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About mcgrewc

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  1. badgerhockey69 wrote: I'm new to this whole thing also, but from what I have read in the past the use of twist off style bottles is not recommended since may get gas' escaping from the bottle not being properly sealed. I noticed most people put thier bottles in a bucket of some sort with thier cleanser...remember to insert a straw into your bottles when you submerge them to get all the 'air' out of the bottle and with the flip top bottle remove the rubber seals to ensure they are sanitized also.. The 'twistoffs' that refers to are the ones that look exactly like pryoff metal beer caps. Those on the Miller bottles are more akin to soda twistoffs which can be reused.
  2. BrewInMaGenes wrote: So, with all the New Guys jumping in on here (including myself) I just thought it'd be really awesome for u more experienced mistake-makers to tell stories about some of your early... uh... mistakes (and hopefully what you learned from them), so we can all learn from them and hopefully not repeat them. & we can all point fingers and laugh! lmao I'll start with how I was pouring the yeasties in the keg and got super excited (I'm making friggin beer!!!) and dropped the yeast packet in the wort.... Yea. had to wait ten mins for a long handle spoon to sanitize then I got it out. Now I've done a lot of research on making vodka from beer over the last couple years, and was under the impression that O2 was "the Debil" (dats what Mamma said) SOOO when it said stir "vigorously", I tried my best to KEEP OUT the oxygen. Mr Yeastie took a while to get goin.... Then I found Palmers and will now be doing a starter for my yeast (and NOT drop the packet) & and will "whisk until my arm falls off". next? I guess my worst mistake was lifting a bag full of two lbs of soaking grain to let it drain and not getting a good enough grip. Trust me, your wife will not like seeing brown wort on her walls and windows and man is that stuff HOT.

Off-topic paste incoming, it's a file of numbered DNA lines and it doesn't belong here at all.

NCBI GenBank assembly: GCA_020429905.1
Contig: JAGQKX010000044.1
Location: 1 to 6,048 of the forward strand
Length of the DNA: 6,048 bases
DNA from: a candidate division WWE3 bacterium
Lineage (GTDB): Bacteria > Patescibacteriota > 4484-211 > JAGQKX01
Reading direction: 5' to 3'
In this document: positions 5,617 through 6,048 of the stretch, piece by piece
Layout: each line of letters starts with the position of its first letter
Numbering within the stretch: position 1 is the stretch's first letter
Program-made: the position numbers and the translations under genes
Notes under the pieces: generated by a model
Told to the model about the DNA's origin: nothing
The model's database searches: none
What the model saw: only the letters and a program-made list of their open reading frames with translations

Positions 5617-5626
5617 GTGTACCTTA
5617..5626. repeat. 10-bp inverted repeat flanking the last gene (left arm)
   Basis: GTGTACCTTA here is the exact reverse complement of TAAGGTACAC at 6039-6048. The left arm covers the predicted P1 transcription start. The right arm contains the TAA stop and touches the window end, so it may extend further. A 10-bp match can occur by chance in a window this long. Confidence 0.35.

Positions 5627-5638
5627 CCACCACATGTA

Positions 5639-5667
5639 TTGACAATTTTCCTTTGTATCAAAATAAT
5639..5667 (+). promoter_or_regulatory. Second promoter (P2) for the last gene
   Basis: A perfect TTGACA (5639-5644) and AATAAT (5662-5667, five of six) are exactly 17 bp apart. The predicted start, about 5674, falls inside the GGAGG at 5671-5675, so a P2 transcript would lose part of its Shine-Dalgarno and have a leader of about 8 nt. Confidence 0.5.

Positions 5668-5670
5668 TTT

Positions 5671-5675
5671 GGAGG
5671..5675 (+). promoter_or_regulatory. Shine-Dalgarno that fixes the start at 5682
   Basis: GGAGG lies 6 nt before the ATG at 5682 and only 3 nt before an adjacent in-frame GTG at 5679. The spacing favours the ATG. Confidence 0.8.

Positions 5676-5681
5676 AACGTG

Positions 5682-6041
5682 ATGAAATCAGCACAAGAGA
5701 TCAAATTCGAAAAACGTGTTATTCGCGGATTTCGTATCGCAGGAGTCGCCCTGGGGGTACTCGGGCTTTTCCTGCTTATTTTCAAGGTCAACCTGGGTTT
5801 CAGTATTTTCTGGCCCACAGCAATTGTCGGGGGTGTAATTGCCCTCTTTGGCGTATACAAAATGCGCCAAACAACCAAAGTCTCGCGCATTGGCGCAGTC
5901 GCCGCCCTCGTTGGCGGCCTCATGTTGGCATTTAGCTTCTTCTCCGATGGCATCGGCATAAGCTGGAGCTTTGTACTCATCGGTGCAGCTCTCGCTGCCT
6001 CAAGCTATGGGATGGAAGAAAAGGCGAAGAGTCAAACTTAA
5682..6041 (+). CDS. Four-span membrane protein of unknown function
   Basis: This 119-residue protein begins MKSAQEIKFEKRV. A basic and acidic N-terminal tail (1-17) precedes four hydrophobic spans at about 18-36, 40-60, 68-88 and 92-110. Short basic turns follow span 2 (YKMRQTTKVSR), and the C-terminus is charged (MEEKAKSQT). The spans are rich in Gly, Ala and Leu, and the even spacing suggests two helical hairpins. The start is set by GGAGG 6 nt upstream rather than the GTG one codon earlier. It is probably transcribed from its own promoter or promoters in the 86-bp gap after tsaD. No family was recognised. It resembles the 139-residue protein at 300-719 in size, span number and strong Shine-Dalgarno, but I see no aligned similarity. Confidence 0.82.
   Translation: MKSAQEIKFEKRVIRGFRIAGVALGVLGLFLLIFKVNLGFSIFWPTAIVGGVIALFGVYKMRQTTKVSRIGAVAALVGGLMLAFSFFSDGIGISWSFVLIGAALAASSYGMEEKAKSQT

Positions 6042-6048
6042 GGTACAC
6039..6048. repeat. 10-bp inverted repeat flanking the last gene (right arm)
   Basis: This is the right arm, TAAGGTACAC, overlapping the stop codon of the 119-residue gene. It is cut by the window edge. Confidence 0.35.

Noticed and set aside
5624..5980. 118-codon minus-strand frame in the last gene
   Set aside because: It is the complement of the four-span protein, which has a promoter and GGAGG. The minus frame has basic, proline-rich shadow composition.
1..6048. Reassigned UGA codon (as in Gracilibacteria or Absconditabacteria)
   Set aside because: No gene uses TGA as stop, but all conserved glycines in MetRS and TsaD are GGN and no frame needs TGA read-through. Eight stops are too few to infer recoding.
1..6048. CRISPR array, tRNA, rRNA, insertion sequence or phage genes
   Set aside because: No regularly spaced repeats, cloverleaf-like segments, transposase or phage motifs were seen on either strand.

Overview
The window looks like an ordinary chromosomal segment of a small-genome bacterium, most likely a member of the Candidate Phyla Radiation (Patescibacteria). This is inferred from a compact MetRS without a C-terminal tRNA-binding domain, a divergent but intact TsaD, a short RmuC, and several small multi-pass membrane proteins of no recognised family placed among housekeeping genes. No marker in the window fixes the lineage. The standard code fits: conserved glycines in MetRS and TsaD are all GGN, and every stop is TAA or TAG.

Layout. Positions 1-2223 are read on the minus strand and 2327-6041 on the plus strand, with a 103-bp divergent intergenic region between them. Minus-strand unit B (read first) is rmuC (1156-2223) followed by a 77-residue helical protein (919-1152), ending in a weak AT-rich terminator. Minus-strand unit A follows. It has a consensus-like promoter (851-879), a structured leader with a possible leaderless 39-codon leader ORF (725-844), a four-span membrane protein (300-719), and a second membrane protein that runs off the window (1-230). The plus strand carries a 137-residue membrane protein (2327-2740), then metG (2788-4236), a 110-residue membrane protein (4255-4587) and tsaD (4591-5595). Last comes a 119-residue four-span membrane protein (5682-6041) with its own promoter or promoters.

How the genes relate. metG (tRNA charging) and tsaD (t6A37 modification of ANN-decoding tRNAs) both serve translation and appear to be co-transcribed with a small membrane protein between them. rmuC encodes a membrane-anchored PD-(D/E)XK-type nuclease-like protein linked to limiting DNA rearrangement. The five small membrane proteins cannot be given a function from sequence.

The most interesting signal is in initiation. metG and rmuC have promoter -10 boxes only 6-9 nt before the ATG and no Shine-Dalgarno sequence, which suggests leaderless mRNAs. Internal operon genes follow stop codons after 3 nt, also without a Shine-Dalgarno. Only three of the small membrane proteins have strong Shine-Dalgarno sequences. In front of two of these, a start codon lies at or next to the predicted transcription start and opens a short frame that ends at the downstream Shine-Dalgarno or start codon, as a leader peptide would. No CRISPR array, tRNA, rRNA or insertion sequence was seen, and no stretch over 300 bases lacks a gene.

3. spangltk wrote: If you're drinking quality beer then you'll notice the difference when you drink from the right type of glassware. My wife and I purchased the Duchesse De Bourgogne glasses because it's just not the same in any other (non-brandy-sniffer) glassware. I got a set for Christmas and have been experimenting with them since. So far I can only confirm a few things; the tulip shape does capture the head and aroma as tulip glasses do, and the laser etching does work. Redhooks Long Hammer (woodenville) tends to lose it's head quickly. With the sensory glass I found that although light, it remained present the whole time. I highly recommend picking up one for yourself if your thinking about it. I've been meaning to order some tulips for my Belgians. http://www.pubglasses.com/Merchant2/merchant.mvc?Screen=PROD&Product_Code=3717&Category_Code=SP
  4. That's a good question, dude. I'm probably wrong (although I'm never wrong) but I had always interpreted that as letting the mash 'ease' from 170 to 158 over 45 minutes.
  5. I got the Sam Adams Turbinator (or whatever) glasses for Christmas. I was shocked that in a side by side taste test there WAS a difference. Up until then I was pretty sure it was all hype. Is it a $30 difference? That depends upon how much you like beer. I'd say yes, over the long haul.